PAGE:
It has been my good fortune to work with a number of outstanding volunteers and paid emergency services organizations over the years, and that’s as well as I’ve ever seen it done. Law enforcement and rescue personnel cannot divine information, they must gather information and then procure and utilize resources accordingly. And in an incident like we responded to last Sunday, they must balance the necessities of search and rescue operations with maintaining the integrity of an investigation. It is a daunting challenge, no matter how many episodes of CSI you may have seen.
Though it may appear rather benign on the surface, the posting of false or misleading information, speculation or hearsay during the course of any emergency response is at best irresponsible, and at worst dangerous. It may potentially divert resources and superfluously erodes confidence in very capable agencies. It trivializes the commitment and training of our volunteers and it is unfair to victims and their families.
Last Tuesday I had the opportunity to sit down with ECSO Chief Deputy Jason Upshaw, Lt. Randy Fowler, and ECVFR coordinator Chris Brooks for an informal discussion on the effects of social media on law enforcement and fire-rescue operations. As a group, they are somewhat less hostile about the topic than I am and even outlined some of the positive effects social media can have on their jobs.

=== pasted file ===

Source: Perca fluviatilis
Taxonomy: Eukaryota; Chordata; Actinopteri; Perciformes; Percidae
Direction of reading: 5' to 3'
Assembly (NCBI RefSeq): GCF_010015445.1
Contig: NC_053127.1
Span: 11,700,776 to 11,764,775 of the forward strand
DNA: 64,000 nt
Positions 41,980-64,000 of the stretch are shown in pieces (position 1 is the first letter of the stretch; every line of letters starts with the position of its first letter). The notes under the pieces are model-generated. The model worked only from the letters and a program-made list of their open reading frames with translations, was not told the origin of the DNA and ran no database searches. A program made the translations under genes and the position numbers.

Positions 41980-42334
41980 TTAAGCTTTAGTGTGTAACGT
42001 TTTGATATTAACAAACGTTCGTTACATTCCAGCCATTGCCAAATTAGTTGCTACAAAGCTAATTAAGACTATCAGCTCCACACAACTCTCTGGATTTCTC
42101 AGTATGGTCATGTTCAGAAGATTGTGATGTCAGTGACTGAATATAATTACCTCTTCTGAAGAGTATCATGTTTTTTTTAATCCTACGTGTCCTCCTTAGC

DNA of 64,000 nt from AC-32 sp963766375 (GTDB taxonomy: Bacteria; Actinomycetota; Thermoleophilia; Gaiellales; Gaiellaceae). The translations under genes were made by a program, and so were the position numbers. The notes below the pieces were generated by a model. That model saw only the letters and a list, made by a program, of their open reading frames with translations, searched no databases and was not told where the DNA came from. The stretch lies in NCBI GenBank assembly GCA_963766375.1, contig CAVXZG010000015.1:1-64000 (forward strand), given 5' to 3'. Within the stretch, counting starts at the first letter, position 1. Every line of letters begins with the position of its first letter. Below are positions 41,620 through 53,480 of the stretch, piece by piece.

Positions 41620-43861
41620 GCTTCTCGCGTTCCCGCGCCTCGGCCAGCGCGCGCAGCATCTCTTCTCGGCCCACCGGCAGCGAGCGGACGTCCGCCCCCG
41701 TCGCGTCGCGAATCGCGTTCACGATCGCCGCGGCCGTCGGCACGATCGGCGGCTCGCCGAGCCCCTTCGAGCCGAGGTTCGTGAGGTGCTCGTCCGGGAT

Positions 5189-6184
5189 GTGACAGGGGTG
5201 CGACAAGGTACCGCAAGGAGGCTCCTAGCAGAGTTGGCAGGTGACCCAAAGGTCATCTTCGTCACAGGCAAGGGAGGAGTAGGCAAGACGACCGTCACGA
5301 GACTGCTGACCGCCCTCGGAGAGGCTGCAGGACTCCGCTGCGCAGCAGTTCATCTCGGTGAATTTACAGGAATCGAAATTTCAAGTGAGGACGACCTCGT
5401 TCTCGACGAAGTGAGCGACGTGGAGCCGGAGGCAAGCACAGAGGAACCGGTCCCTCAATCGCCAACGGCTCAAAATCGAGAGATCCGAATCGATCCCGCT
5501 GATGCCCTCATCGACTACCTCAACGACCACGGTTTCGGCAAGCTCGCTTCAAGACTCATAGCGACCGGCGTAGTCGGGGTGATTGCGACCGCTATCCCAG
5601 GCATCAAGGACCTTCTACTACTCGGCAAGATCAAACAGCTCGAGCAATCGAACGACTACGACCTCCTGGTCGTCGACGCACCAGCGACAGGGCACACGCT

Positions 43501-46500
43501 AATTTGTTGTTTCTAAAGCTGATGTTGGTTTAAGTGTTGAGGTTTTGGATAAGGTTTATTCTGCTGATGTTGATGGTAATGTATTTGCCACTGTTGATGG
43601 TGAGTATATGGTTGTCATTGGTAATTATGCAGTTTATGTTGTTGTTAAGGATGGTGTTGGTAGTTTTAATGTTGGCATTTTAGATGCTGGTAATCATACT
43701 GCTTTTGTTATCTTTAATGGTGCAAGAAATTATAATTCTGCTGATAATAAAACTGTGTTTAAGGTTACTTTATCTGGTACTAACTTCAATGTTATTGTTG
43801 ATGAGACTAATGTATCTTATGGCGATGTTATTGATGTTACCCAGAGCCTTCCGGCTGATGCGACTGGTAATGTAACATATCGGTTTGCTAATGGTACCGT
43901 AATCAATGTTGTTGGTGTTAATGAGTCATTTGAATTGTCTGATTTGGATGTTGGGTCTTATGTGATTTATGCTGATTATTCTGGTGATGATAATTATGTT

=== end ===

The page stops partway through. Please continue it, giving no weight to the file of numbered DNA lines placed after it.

“For us it is a double-edged sword,” as Upshaw put it, acknowledging both his frustration with social media and the integral role it played in the prompt resolution of a kidnapping last May.
Upshaw was quick to confirm that administrators of these sites have been responsive to requests by the sheriff’s department to remove inappropriate and inaccurate information, but the task of monitoring these sites when members have the ability to post in real-time often presents a challenge.
“Be more mindful of telling the truth,” responded Lt. Fowler when asked what might improve their complicated relationship with social media, adding that hearsay and conjecture are often stated as fact. Pointing out that it can be a great "investigative tool," both investigators acknowledged that social media must be utilized with caution as reporting of inaccurate information may cost valuable time and resources.